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The carbon bomb

To understand the perils and the multi-billion dollar promises of living in the age of climate change, start amid the bus-high piles of garbage in a municipal compost plant in the south Delhi suburb of Okhla. Anika Gupta and Chetan Chauhan with the full report. Tough questions

india Updated: Oct 25, 2009 01:39 IST

To understand the perils and the multi-billion dollar promises of living in the age of climate change, start amid the bus-high piles of garbage in a municipal compost plant in the south Delhi suburb of Okhla.

Egrets and crows dodge backhoes that rake the rotten vegetables, plastic, paper and glass into romantically named “windrows”, what the piles of garbage are called. Over six to eight weeks, after some spraying, sieving and packing, the garbage is turned into a fine-grained fertilizer and trucked out to farmers in northern India. Tough questions

Turning garbage into compost is a fine idea, except there’s no money in it. At Okhla, the sale of fertilizer covers only 60 per cent of costs.

So why is one of India’s leading infrastructure and finance companies, through a subsidiary called IL&FS Ecosmart, wading into Delhi’s unprofitable garbage? Why has it started 17 such operations across India in the last 24 months?

The answer lies in Germany, where executives at its second-largest electricity producer, RWE AG, are keen the Okhla project works, so they can keep their giant coal-fired power plants running.

The Okhla business model sounds easy. Make fertilizer from garbage. Save the earth from a greenhouse gas (and clean up Delhi as well). The composting prevents the emission of methane, one of the gases responsible for warming the globe. For every tonne of greenhouse gas India can keep out of the air, there’s $10 (Rs 470) to be made.

Now, sell the value of the eliminated methane to the Germans.

IL&FS’s Okhla plant and hundreds of diverse operations across India are at the heart of global climate-change negotiations, as they release enough clean air to create what has already become India’s fastest-growing industry: the carbon trade.

The actual sale of what are called carbon credits is more complicated. Two years after it started, the Okhla operation hasn’t got a dollar — and if a critical meeting in Copenhagen, Denmark, fails in December, the future of IL&FS’s project is in doubt.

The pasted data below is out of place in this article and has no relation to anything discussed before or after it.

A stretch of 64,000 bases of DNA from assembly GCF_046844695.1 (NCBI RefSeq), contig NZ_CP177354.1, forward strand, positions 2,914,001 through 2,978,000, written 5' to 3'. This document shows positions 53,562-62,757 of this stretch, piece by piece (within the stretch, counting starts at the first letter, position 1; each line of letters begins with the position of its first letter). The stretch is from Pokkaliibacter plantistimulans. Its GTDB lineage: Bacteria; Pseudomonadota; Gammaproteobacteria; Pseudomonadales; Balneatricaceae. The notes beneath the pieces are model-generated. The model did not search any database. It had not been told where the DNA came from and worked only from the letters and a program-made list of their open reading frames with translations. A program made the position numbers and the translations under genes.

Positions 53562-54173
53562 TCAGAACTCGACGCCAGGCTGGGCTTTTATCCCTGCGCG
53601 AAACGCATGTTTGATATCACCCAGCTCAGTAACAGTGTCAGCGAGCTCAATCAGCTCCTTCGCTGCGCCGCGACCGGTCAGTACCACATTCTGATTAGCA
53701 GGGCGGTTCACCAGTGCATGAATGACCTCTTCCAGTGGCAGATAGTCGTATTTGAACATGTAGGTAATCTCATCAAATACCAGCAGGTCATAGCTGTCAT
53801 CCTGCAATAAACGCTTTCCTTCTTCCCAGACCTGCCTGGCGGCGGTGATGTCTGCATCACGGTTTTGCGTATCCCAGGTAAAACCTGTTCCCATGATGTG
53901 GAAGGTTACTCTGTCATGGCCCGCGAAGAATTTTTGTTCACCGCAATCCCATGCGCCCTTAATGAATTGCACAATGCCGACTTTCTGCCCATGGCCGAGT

It’s been nearly twenty years since international leaders accepted that earth’s temperature is on the rise, and that human industrial activity is to blame.

New projections by leading researchers show climate change will affect every aspect of modern life. Agricultural production will plunge as erratic weather shifts sowing seasons and monsoon rains. The melting of Himalayan glaciers — which many say is already taking place at double the rate elsewhere — will lead to challenges in water supply. Rising sea levels, brought about by glacier melt, could submerge islands and coastal towns.

In India, where flood and drought already affect more than 400 million people, the results could be catastrophic. Close to 68 per cent of India’s land is vulnerable to drought. A third of India’s great plains are vulnerable to floods, which account for 50 per cent of our natural disasters. The cost of floods and droughts is as high as

Rs 15,600 crore over five years, according to the Planning Commission’s 11th five-year plan. This money is enough to provide free food to a third of India’s 300 million poor for a year.

Indian policymakers have said for years that rich nations created global warming by burning fossil fuels to fire industrialisation. Even now, although India is the world’s fourth-largest emitter of greenhouse gases, its per capita emissions are just over 1/20th that of the US (see graphics).

The first National Action Plan on Climate Change, issued in 2008, says that any international agreement on climate change must “allow each inhabitant of the earth an equal entitlement to the global atmospheric resource”. India has maintained that line in international negotiations, insisting that rich nations pay up, and that India won’t accept binding cuts on its greenhouse gas emissions because the cuts might limit economic growth.

In recent months, environment minister Jairam Ramesh has suggested a change. In an October note to the prime minister, Ramesh proposed domestic emissions cuts. Pradipto Ghosh, a former environment secretary and India’s lead climate-change negotiator, says he sees “nothing wrong in discussing these issues”. To take Ramesh’s debate forward, the prime minister has called a meeting of the National Development Council, a body of all state chief ministers, before the Copenhagen conference in December.

Much of the recent talk about international negotiation focuses on “co-benefits”, or measures that India would want to implement for its own reasons, and not just because of international pressure. Some of these measures — increasing the efficiency of power plants, investing in public transport — carry costs, but they are opportunities.